Photo credit by Quentin Descotte
The two primary reasons people look for cat breeds that don't shed hair are either to avoid having hair all over their furniture and clothes or because they have cat allergies. Cat allergies are usually caused by dandruff and the dried saliva left on the fur rather than the fur itself. Keeping a totally hair-free home is impossible. All mammals shed some hair. Even whales with their extremely low volume of body hair will shed as the follicles go through their growth and dormancy cycles.
Finding a cat that does not shed very much is relatively easy if you have the finances to look for several purebred varieties. Of the shorthaired cats, the Sphynx is by far the breed least likely to ever show evidence of shedding hair. At first glance one is inclined to believe they have no hair at all. It is, however, merely very short and fine and feels very much like velvet to the touch. To compensate for not having to vacuum hair off the furniture, you will need to bathe your sphynx at least once a week to remove the built-up oils on its skin. The sphynx is also the only cat with sweat glands, so the weekly bath is especially important to keep the skin and fur, such as it is, in healthy condition.
Developed within the last fifteen years in St Petersburg, Russia, the Peterbald provides not only a range of colors and markings, but lengths of fur as well. The Peterbald varies from the near-hairless "bald" through "flock" and "velour" to the "brush" style hair which is wiry and curly and as much as a quarter of an inch long. It should be remembered that almost always the Peterbald will loose almost all of its hair as it ages.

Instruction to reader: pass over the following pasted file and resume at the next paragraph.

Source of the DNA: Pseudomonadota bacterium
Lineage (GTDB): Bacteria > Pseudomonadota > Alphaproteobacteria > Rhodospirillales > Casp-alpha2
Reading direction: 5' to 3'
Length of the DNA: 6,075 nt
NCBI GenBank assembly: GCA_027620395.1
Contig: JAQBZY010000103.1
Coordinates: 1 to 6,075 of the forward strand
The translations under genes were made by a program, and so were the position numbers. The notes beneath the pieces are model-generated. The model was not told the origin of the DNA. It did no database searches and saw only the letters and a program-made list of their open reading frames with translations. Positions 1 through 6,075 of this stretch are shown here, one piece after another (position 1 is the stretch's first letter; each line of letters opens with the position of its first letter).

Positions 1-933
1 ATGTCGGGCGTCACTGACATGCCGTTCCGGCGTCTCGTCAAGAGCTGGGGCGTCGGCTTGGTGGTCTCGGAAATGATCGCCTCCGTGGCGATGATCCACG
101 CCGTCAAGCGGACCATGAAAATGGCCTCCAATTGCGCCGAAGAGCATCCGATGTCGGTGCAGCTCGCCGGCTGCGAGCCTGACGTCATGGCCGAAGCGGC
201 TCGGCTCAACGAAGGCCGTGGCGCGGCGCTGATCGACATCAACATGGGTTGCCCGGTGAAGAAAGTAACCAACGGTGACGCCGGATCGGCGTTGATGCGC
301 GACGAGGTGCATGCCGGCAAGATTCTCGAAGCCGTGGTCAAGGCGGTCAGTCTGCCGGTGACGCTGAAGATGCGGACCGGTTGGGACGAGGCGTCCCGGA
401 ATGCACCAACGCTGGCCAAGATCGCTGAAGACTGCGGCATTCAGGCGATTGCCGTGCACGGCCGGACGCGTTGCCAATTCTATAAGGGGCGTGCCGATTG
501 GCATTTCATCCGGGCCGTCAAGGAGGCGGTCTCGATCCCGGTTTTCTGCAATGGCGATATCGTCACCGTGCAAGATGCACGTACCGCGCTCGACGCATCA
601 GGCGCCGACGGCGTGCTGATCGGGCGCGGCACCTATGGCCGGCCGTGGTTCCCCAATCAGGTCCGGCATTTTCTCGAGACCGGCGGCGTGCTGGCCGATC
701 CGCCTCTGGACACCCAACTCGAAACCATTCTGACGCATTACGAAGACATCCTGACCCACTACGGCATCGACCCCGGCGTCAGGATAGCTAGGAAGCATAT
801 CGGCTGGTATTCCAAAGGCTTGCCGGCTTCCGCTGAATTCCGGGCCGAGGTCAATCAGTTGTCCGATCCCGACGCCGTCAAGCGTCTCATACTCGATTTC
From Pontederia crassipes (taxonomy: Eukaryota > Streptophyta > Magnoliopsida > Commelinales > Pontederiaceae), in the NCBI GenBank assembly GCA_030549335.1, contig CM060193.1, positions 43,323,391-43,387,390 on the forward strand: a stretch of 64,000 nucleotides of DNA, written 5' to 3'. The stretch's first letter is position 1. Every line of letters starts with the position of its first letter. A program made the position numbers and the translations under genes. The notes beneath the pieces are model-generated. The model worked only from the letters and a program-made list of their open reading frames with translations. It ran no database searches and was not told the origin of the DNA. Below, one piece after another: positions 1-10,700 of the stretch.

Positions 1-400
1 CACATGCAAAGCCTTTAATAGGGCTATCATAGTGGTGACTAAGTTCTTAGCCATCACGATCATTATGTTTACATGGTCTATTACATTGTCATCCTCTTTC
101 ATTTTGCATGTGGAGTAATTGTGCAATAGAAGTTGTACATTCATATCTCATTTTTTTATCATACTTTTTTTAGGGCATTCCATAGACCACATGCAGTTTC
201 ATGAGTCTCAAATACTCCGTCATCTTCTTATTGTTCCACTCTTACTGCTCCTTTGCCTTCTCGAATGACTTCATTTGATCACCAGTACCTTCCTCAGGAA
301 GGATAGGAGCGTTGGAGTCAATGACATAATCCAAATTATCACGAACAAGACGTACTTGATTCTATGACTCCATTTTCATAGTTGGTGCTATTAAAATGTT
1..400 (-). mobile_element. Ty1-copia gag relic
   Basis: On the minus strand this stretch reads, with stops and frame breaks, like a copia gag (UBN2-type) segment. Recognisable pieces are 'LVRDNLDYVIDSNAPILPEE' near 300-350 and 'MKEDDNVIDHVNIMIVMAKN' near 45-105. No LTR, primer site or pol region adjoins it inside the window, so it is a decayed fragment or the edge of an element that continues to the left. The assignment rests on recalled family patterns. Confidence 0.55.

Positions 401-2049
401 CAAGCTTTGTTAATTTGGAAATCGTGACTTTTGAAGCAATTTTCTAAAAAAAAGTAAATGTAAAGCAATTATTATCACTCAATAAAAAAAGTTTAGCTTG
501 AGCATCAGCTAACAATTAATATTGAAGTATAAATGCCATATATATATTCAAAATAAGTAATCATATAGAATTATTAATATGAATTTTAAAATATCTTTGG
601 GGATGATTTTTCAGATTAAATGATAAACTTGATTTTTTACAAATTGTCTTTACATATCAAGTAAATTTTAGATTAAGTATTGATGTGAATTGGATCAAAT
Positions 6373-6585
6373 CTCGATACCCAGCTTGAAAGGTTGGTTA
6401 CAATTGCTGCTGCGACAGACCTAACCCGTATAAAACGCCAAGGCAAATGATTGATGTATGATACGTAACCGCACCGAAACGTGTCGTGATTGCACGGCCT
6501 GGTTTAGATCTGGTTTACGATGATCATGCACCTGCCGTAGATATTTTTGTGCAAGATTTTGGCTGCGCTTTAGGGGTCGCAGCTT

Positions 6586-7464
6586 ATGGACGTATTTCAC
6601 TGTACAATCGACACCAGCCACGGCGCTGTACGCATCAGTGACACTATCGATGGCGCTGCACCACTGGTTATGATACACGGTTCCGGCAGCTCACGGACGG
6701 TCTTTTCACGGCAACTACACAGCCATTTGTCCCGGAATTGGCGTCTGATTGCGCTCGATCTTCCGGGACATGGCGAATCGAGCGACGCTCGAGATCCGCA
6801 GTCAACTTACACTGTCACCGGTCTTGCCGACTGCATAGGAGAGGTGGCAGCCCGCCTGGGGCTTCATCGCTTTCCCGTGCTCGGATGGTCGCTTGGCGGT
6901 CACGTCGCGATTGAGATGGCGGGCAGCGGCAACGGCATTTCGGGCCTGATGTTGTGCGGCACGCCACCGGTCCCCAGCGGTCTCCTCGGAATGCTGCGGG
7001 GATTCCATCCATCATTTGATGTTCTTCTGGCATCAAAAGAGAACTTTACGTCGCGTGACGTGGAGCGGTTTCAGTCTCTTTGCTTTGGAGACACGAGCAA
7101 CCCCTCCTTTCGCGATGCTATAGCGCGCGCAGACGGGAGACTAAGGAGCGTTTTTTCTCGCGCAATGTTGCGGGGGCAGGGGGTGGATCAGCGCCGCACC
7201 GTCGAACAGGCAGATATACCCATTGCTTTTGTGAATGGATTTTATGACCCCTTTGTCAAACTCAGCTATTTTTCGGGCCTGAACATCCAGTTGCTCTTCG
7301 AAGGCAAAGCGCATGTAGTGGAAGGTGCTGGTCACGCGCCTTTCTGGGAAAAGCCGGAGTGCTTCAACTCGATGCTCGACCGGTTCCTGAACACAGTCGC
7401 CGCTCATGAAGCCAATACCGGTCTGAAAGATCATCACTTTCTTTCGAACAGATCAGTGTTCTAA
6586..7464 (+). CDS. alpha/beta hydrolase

Another alternative for cats that don't shed much is the English Devon Rex. This active breed varies between shaggy loose curls to a nearly bare, suede-like fur. Since they do not have the thicker, guard hairs, their shedding is very unobtrusive. The Devon Rex also has a hypoallergenic coat which makes it a great companion for those who generally suffer from the various cat allergies. The Cornish Rex is very similar to its cousin the Devon Rex. The Cornish Rex has a fur pattern that looks almost like a washboard. The wavy fur is very soft and velvety and has very minimal shedding behavior.
There is one type of cat that cannot shed because a mutated gene has become a dominant characteristic. The Dom Sphynx of Rostov-on-Don in Russia is truly hairless even though it is a mammal. The Dom does require extra care and a daily cleaning to keep this unusual animal healthy and vibrant.
For those who do not want to indulge in expensive and maintenance-intense purebreds just to keep from having to deal with shed hair, a few more common breeds do present themselves as candidates. Cats that do not grow an undercoat do not shed extensively. The Siamese cat is a great example of this variety. Similar to the Siamese, the Short-Haired Oriental and the Tonkinese breeds provide enough hair to look like a normal cat without the extreme shedding that people try to avoid.